UID’s underlying politics of vision

Nehru may have lost his heroic sheen, but his dream of modernity is intact

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There is much significant symbolism, and on the flip side tokenism, in the launch of the unique identification cards and  numbers to 10 people in the tribal hamlet of Tembhil in Maharashtra on Wednesday by prime minister Manmohan Singh and Congress president Sonia Gandhi.

It is not surprising then that Singh wanted to take credit for his government’s effort to use technology as a means to achieve growth goals.

Of course, for Singh development means giving people, especially the poor, access to technology which they then can use to access government’s many welfare schemes, but also to take society as a whole on the path of technology-driven progress.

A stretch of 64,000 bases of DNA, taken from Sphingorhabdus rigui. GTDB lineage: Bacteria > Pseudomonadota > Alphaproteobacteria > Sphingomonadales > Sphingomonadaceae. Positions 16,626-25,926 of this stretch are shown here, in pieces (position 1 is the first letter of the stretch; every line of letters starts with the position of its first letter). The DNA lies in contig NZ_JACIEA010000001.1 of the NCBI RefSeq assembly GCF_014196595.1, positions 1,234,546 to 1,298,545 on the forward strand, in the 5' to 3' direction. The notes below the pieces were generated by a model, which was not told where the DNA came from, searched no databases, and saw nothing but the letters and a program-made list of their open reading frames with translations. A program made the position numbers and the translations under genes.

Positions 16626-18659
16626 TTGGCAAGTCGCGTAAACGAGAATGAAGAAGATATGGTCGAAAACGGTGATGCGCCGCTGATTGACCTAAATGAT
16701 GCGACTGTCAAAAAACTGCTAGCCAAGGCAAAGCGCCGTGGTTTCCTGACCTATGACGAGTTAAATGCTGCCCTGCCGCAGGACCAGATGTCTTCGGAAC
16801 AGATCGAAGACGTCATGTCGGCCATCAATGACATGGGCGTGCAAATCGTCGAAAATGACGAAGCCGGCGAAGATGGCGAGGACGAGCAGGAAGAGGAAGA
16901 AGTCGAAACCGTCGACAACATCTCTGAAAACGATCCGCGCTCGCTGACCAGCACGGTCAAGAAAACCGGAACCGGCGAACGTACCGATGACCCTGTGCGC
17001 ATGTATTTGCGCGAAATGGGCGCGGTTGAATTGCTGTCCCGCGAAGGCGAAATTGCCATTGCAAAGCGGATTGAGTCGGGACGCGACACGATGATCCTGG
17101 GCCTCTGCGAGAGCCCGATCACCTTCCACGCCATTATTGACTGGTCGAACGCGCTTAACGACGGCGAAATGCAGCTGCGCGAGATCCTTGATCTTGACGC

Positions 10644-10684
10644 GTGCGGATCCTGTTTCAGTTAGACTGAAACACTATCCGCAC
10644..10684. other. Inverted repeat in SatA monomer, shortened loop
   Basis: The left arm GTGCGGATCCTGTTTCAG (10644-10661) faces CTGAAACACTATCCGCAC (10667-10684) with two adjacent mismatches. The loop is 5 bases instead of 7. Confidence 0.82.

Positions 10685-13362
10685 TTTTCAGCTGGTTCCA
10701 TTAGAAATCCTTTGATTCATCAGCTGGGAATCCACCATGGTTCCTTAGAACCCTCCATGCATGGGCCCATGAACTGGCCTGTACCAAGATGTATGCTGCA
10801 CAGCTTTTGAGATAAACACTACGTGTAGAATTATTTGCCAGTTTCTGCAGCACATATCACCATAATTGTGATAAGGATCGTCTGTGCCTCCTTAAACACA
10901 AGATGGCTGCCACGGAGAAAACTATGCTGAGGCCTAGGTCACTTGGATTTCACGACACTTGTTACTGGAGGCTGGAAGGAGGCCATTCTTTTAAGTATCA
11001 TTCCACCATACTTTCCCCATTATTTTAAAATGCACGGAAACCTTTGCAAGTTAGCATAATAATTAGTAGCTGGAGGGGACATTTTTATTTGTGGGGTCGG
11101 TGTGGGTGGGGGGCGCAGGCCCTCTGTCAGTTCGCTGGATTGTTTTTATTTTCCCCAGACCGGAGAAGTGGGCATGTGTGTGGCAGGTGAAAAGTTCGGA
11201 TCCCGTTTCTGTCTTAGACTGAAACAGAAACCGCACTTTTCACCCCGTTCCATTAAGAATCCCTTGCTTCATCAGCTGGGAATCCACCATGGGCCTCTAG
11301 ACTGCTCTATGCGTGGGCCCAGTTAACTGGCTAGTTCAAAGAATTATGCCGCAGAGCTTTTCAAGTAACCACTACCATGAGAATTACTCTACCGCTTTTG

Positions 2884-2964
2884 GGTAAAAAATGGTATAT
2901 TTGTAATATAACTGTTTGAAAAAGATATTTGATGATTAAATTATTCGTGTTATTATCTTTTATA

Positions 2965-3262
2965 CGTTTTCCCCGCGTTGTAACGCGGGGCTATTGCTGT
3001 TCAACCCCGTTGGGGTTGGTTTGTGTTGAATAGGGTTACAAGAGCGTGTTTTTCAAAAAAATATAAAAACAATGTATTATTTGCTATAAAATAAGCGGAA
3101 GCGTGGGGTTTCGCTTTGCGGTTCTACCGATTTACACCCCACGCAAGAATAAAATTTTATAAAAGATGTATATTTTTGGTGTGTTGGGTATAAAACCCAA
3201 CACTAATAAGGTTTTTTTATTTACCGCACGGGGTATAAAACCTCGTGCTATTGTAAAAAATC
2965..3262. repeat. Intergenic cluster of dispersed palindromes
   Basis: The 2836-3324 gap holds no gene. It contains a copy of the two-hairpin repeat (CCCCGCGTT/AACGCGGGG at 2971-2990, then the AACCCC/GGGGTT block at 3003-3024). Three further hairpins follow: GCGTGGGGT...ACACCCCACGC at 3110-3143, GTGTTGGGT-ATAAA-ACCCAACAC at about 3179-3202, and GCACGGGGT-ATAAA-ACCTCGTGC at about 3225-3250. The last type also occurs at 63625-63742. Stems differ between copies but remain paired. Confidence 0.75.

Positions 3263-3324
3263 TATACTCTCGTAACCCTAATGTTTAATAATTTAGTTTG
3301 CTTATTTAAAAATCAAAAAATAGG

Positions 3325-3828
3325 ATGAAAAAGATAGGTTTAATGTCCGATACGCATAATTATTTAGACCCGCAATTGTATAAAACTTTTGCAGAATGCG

This is very different from the socialist and populist goals of development that the Congress party has in mind. Gandhi harped exactly on this aspect. She spoke of how the UID or ‘Aadhaar’, its official soubriquet, will ensure ‘inclusive growth’.

She did not lose the opportunity to remind the people of the party’s Nehru-Gandhi legacy. She said that this measure was indeed the fulfillment of Rajiv Gandhi’s dream of taking India into the 21st century.

Governments and political parties are justified in claiming credit for the little good they manage to accomplish and which is far outweighed by the innumerable blunders they make in implementing policies and programmes.

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